The Board approved an emergency ordinance on Tuesday, Oct. 6, authorizing the establishment of several county-operated temporary shelters between December 2020 and March 2021.
“It cannot be understated how critical this program is, and has been over the years, for thousands in our community who otherwise would have had no defense against the icy grip of winter,” Fairfax County Chairman Jeffrey McKay said in a press release.
“COVID-19 has dealt us all a challenging hand, and this measure is just another example of how we are continuing to use outside-of-the-box thinking and planning to ensure that we can still come through on behalf of those who need our help the most in our community.”
Fairfax County has partnered with houses of worship and nonprofits in years past to provide shelters for individuals experiencing homelessness. Those efforts have allowed people who enter the shelters to receive meals and other assistance.
Due to COVID-19 and protocols advised by the state and the Centers for Disease Control and Prevention, many houses of worship are closed or functioning in a limited capacity that will not allow for the same shelter options as previous years.
As a result of the protocols now in place, the board has identified seven county-owned sites that can be utilized for the Hypothermia Prevention Program and offer shelter. These include:
- Lincolnia Senior Center (4710 North Chambliss Street, Alexandria)
- Braddock Glen Wellness Center (12011 Government Center Parkway, Fairfax)
- Gerry Hyland Government Center (8350 Richmond Highway, Alexandria)
- North County Human Services Building (1850 Cameron Glen Dr., Reston)
- Fairfax County Government Center (12000 Government Center Pkwy, Fairfax)
- Herrity Building (12055 Government Center Parkway, Fairfax)
- Pennino Building (12011 Government Center Parkway, Fairfax)
“The County’s Hypothermia Prevention Program provides a critical, life-saving service for our county’s most vulnerable residents,” Tom Barnett, Deputy Director for the Department of Housing and Community Development’s Office to Prevent and End Homelessness, said in a press release.
“Last year, through an outstanding community partnership effort, we were able to provide 49 sites to serve an average of 215 guests each night who had no place else to go. Through this action, we can begin planning contingencies to ensure that everyone who needs a warm place to stay and access to supportive services can find it.”
The North County Human Services Building – which is serviced by Cornerstones – is the lone site of the seven that was used in this capacity last year. However, services will be altered at the site as two rooms will be utilized instead of one to allow for 100 square feet per person, according to Maura Williams, Cornerstones’ Division Director for Housing and Community Services.
“This additional space means we need to hire twice as many staff as normal to manage two rooms,” Williams said. “There has been some discussion about providing 24-hour services for the hypothermia program this year, but no firm decision. It really depends on our staffing capabilities.”
Williams also said Cornerstones’ staff will continue to implement the new COVID-19 procedures it has utilized at the Embry Rucker Community Shelter. Those procedures include temperature checks, health screenings, hand sanitizer, gloves, face masks, face shields, sneeze guards and social distancing.
A press release from the county says many of the chosen locations are currently closed to the public or operating at a reduced occupancy that will allow for “a safe, warm location where individuals who are homeless can stay overnight.”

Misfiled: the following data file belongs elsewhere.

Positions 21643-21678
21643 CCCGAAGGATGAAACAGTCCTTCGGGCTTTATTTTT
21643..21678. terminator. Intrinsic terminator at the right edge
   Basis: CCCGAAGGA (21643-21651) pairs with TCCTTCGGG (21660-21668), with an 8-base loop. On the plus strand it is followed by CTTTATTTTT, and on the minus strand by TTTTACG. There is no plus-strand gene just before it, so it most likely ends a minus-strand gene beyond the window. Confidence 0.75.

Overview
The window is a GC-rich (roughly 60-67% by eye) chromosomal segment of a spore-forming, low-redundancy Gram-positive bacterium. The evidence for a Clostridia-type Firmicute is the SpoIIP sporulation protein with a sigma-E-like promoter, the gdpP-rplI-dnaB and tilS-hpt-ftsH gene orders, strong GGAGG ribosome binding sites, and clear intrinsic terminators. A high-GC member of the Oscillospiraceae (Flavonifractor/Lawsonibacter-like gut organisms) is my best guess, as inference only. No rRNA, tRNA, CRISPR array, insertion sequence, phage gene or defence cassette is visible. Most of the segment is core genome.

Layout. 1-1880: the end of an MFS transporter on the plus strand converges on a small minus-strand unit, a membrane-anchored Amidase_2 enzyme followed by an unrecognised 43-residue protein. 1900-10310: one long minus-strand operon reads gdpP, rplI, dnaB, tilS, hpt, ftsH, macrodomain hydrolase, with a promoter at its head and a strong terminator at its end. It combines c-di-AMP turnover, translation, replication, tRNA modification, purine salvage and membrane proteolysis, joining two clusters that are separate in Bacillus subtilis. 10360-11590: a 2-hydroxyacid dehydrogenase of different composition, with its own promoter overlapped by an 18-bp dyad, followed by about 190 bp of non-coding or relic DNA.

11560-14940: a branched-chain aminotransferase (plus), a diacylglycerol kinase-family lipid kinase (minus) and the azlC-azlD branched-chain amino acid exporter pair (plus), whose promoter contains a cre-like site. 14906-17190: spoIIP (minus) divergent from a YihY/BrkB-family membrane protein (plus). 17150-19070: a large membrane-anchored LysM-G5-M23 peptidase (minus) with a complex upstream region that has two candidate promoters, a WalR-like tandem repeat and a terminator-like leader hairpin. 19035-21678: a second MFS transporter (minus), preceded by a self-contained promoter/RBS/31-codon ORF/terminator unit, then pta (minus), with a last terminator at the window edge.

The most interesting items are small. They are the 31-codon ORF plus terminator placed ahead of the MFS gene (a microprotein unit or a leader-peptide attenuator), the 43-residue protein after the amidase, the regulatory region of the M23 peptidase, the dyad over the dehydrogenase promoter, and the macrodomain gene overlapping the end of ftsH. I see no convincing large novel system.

A public hearing is planned for November for the Board to receive public comment on this ordinance. Additional information about the hearing will be posted online as further details are finalized.
For more information about the hearings and how to contribute comments, visit https://www.fairfaxcounty.gov/bosclerk/
Photo via Fairfax County Government
The Fairfax County Board of Supervisors is considering a move to allow closed or partially-closed tents for outdoor dining in Fairfax County as temperatures continue to dip in the coming weeks.
At a board meeting on Tuesday, Board Chairman Jeff McKay proposed an emergency ordinance that would allow restaurants and fitness businesses to set up the tents.
“This is an important step we can take to safely help our local restaurants through this difficult time,” McKay wrote.
Currently, restaurants and fitness businesses are allowed to use outdoor areas, including portions of parking lots and sidewalks. That ordinance is set to expire six months after the county’s state of emergency ends.
A public hearing on the matter is set for Oct. 20.
Today, I asked that the Board to authorize a public hearing to extend the ordinance and to allow tents to be partially or completely closed to help as weather cools. This is an important step we can take to safely help our local restaurants through this difficult time. (2/2) pic.twitter.com/nmZ7DBuXde
— Jeff McKay (@JeffreyCMcKay) September 29, 2020
Photo via Melissa Walker Horn/Unsplash
Fairfax County officials want to see the rollout of body-worn cameras for Fairfax County police happen as soon as possible to increase transparency with policing.
“The events in the last couple of weeks both across the country and in Fairfax made the importance of expanding the police body-worn camera program apparent both for improved public safety and transparency,” Chairman Jeff McKay said in a statement.
Yesterday, the Board of Supervisors approved asking county staff to look for potential revenue sources to implement the second phase of the program as quickly as possible. The county directed staff to report back by June 30 with the funding options and a potential timeline for the rest of the phases.
McKay said that the county wants to resume the implementation of the program’s second phase during the 2021 fiscal year.
Earlier this year, the county board delayed funding for the phased program due to budget challenges posed by COVID-19, but still kept an increase of $1.77 million increase for the first phase of the program.